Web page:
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The potential federal healthcare overhaul engendered a bitter debate over rumored “death panels” making end-of-life decisions for patients. Although the claims were never substantiated, the furor directed the nation’s attention to the important issue of end-of-life care. Patient-physician communication about end-of-life care plays a vital role in treatment decisions; however, individuals and their physicians are often ambivalent about broaching such topics as advance directives (AD) and do not resuscitate (DNR) forms. We took a closer look at data concerning these difficult patient-physician conversations.Living Will75 patients with cancer responded to questions about end-of-life carea:81%
heard of the term hospice care75%
previously discussed ADs41%
had completed an AD24%
denied completing an AD or ever discussing ADs with another person21%
reported knowledge of palliative carea
Dow LA, Matsuyama RK, Ramakrishnan V, et al. Paradoxes in advance care planning: the complex relationship of oncology patients, their physicians, and advance medical directives. J Clin Oncol.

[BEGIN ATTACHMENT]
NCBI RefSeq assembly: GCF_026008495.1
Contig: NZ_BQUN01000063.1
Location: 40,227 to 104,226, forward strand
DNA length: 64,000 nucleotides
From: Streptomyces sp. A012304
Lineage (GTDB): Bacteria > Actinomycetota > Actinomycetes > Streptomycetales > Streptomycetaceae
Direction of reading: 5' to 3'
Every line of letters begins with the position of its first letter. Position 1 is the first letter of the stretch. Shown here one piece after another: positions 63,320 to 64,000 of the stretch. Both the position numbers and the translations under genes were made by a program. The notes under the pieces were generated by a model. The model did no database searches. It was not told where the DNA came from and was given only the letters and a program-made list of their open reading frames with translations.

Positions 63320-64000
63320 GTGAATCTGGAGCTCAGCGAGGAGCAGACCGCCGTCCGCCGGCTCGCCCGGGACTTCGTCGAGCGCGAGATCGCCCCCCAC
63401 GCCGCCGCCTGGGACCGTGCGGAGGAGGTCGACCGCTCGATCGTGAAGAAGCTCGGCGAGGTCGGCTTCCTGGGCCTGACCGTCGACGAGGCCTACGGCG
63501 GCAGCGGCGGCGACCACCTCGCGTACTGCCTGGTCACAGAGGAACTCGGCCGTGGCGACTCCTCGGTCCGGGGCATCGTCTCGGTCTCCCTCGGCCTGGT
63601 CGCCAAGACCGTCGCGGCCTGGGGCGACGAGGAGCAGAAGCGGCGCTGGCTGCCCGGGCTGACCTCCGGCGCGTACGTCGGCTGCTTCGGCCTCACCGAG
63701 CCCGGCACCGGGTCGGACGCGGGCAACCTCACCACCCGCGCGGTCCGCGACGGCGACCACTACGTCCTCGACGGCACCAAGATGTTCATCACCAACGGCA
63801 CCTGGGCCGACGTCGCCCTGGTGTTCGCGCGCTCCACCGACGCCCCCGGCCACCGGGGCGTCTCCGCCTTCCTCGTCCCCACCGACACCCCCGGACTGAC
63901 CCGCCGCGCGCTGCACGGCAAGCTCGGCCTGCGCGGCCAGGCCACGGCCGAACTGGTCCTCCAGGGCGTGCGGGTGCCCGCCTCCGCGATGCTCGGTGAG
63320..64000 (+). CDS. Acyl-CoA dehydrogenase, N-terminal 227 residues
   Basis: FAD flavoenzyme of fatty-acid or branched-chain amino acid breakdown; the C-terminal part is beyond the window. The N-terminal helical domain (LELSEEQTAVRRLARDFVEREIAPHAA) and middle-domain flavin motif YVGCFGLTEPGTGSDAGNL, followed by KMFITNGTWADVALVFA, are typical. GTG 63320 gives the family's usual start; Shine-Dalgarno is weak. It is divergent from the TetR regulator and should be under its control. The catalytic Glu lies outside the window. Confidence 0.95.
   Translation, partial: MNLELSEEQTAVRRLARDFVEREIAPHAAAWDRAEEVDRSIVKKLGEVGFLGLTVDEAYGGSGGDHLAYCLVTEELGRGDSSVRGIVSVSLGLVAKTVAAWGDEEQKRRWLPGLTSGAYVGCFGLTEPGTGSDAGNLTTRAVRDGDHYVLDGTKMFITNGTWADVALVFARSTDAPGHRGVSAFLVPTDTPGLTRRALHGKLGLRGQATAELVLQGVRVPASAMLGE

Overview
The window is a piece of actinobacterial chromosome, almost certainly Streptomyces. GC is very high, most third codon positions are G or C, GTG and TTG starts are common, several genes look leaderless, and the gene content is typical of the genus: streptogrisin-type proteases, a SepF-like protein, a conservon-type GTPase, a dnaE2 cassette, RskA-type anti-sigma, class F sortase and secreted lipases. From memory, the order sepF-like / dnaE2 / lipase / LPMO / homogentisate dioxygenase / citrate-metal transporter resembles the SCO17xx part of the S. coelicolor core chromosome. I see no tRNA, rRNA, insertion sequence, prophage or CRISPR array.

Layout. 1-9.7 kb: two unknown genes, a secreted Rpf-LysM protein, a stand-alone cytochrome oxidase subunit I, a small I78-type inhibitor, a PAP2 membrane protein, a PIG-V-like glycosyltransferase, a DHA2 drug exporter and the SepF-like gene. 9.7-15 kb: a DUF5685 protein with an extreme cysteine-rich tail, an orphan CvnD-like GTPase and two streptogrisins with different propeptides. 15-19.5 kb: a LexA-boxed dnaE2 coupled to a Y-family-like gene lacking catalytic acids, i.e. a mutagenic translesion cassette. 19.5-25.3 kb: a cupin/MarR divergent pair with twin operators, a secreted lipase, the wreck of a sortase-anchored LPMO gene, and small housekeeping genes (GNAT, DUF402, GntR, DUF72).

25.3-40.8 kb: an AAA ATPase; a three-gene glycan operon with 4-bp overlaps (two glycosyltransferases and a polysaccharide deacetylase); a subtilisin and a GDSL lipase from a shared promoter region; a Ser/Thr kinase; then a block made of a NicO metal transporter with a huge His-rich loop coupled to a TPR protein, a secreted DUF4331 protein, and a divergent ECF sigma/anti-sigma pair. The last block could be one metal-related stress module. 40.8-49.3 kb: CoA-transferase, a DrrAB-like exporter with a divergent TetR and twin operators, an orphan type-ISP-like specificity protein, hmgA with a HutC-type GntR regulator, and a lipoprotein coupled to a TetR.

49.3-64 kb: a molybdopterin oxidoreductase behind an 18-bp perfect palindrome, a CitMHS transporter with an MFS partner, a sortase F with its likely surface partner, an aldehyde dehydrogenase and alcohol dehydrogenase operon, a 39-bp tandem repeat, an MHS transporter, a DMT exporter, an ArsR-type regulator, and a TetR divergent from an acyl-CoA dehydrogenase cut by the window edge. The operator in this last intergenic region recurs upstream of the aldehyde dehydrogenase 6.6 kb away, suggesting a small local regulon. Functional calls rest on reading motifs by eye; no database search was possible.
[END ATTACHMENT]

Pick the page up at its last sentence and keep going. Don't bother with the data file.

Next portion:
Physicians’ Willingness to Discuss Specific End-of- Life Issues “Now”b
(“Now” defined as an asymptomatic patient with 4 to 6 months to live.)
Data based on survey of 4074 physicians. Younger physicians were more likely to report discussing prognosis, DNR status, hospice, and preferred site of death “now.” Female physicians were more likely than male physicians to report discussing prognosis “now,” and physicians with more terminally ill patients were more likely than others to report discussing prognosis and DNR “now.”b
Keating NL, Landrum MB, Rogers SO Jr, et al. Physician factors associated with discussions about end-of-life care. Cancer
. 2010; 116(4):998-1006